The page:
FIG. 3 shows another function of the actuating ring 5 in a partial section III—III from FIG. 1. Parts which are the same as those in the preceding Figs. are provided with the same reference numerals and are not explained further. This top view shows the gearing 4 that is let into the -. circumference of the actuating ring 5 and makes it possible to rotate the actuating ring by a particular angle in its sliding seat in the housing 12. In the exemplary embodiment shown, this takes place by means of the electric motor 2, which acts as a servomotor and whose driven pinion 3 is operatively connected to the gearing 4.
On its inner circumference, the actuating ring 5 is provided with at least two inclined planes 6, each a section with a continually decreasing radius, which in a rotation of the actuating ring 5, presses toward the right against a head 7.1 of a lever 7 and pivots it inward, i.e. in the direction of the rotation axis 53, in a rotation point 7.2 fixed to the housing. In order to produce a tapering effect, the radius of the inclined plane 6 can taper more sharply at the beginning and less sharply at the end. In this manner, the beginning of the actuation path produces a greater stroke of the lever 7. Toward the end of the movement, the lever is only pressed against the internal gear 9 over a very short path, which results in a transmission of force. An arc-shaped brake shoe 8 is rotatably fastened to the head 7.1 of the lever 7 and is provided with a brake lining 15 on its inside. This inside follows the contour of the outer circumference of the internal gear 9 and can consequently brake it or completely lock it.
When the lever 7 is released, i.e. when the actuating ring 5 is rotated to the left, in order to prevent the brake shoe 8 from sliding uncontrollably against the internal gear 9 due to the force of gravity or due to changing acceleration forces, a spring 26 presses the lever 7 toward the inclined plane 6, i.e. away from the internal gear 9. The arc length of the inclined plane 6 suitably corresponds to the adjustment of the actuating ring 5, which is predetermined by the arc length of the gearing of the ring gear 4. Suitably, at least two symmetrically opposed inclined planes 6 having associated levers 7 with brake shoes 8 and a brake lining 15 are provided on the actuating ring 5. However, it is likewise possible for there also to be three or more corresponding locking devices spaced equidistantly apart from one another.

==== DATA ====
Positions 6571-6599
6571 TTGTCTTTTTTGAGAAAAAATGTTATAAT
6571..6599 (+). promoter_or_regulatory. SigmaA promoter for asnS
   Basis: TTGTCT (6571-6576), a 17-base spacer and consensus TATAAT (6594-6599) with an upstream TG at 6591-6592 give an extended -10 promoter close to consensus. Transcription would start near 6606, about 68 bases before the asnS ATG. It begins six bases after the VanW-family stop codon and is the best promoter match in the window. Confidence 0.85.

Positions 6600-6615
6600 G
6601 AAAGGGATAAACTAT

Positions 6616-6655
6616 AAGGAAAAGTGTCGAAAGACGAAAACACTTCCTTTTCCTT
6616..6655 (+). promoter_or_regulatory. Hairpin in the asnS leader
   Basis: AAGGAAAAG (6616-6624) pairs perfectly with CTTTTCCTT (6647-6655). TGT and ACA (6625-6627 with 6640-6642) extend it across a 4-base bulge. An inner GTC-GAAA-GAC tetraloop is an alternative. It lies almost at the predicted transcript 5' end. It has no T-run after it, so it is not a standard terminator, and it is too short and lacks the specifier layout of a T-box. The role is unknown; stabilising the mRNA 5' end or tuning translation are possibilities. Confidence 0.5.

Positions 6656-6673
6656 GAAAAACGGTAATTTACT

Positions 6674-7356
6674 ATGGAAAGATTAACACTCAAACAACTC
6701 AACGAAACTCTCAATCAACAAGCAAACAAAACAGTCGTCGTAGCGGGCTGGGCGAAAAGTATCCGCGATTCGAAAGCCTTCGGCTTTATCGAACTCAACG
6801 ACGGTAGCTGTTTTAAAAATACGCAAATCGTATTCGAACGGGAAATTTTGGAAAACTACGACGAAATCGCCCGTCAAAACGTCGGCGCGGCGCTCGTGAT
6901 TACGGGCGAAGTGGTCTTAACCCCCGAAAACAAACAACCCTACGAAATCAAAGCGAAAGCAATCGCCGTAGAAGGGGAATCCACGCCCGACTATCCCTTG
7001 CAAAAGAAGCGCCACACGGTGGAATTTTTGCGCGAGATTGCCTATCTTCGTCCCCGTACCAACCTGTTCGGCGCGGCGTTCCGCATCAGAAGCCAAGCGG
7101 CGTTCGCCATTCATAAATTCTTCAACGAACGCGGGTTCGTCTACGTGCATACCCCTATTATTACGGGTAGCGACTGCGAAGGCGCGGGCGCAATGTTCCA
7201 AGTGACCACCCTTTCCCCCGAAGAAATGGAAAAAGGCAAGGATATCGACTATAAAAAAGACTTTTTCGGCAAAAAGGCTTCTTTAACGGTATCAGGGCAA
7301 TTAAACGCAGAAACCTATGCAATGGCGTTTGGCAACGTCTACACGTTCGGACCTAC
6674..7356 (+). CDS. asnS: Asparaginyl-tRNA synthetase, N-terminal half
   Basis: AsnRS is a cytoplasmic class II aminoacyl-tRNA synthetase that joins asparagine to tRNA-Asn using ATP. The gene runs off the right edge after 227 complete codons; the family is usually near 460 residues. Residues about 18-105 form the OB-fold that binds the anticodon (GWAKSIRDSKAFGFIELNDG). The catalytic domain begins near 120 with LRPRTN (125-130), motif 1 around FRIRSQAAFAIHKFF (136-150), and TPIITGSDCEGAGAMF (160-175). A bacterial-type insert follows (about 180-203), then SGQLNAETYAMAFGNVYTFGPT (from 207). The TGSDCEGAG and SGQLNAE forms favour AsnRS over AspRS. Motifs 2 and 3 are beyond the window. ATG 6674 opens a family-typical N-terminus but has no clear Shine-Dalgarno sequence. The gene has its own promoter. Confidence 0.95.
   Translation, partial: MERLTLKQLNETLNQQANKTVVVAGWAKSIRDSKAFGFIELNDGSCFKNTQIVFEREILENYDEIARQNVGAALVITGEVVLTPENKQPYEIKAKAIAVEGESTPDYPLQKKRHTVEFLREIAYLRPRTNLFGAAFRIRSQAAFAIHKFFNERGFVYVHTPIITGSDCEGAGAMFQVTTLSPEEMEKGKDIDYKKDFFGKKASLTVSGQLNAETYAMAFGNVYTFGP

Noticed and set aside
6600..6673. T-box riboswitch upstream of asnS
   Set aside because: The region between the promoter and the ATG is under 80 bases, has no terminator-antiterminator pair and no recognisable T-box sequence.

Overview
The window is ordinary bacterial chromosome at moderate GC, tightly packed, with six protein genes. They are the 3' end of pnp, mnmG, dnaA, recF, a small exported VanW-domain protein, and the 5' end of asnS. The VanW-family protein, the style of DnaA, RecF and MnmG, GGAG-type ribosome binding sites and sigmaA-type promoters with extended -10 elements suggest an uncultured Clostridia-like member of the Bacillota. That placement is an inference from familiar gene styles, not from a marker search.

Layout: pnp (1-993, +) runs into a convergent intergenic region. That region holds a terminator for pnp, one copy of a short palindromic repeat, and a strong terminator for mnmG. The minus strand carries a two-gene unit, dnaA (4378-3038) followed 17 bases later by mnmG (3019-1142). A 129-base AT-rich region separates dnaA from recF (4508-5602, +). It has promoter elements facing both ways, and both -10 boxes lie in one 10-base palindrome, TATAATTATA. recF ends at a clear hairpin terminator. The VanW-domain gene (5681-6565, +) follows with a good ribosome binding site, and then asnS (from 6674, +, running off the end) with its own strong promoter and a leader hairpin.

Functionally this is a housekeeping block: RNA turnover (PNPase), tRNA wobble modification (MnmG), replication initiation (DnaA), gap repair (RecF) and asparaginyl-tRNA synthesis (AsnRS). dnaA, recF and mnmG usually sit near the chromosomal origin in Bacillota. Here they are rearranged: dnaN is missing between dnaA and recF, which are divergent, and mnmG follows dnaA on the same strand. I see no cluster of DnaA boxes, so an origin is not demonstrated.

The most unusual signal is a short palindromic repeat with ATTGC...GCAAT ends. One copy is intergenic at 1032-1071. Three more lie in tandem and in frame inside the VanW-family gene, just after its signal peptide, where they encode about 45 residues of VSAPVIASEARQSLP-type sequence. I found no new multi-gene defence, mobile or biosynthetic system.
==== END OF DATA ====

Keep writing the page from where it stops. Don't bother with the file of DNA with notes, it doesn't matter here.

The function of the planetary gear 1 with its three possible switching positions I, II, III will be explained in detail in conjunction with the following FIGS. 4, 5, and 6. These FIGS. show an exemplary number of four planets 58. At least three planets 58 are required in order to assure a definite fixing of the planets 58, the internal gear 9, and the sun gear 56. Alternatively, more than three or four planets distributed as evenly is possible over the circumference can also be used, but increasing friction losses must be taken into account as a result of more gears being engaged with one another.
FIG. 4 shows the planetary gear in a first switching position I. Here in the view shown, the actuating ring 5 is rotated toward the left, as a result of which the two inclined planes 6, which are disposed on the inner diameter of the actuating ring 5 and taper in the circumference direction, are rotated, and respectively press against the head 7.1 of the lever 7 and thereby press the brake shoes 8 with the brake linings 15 externally onto the internal gear 9 of the planetary gear 1. The internal gear 9 is thus locked and the speed of the rotor 50 is reduced to the speed of the planetary gear carrier shaft 19.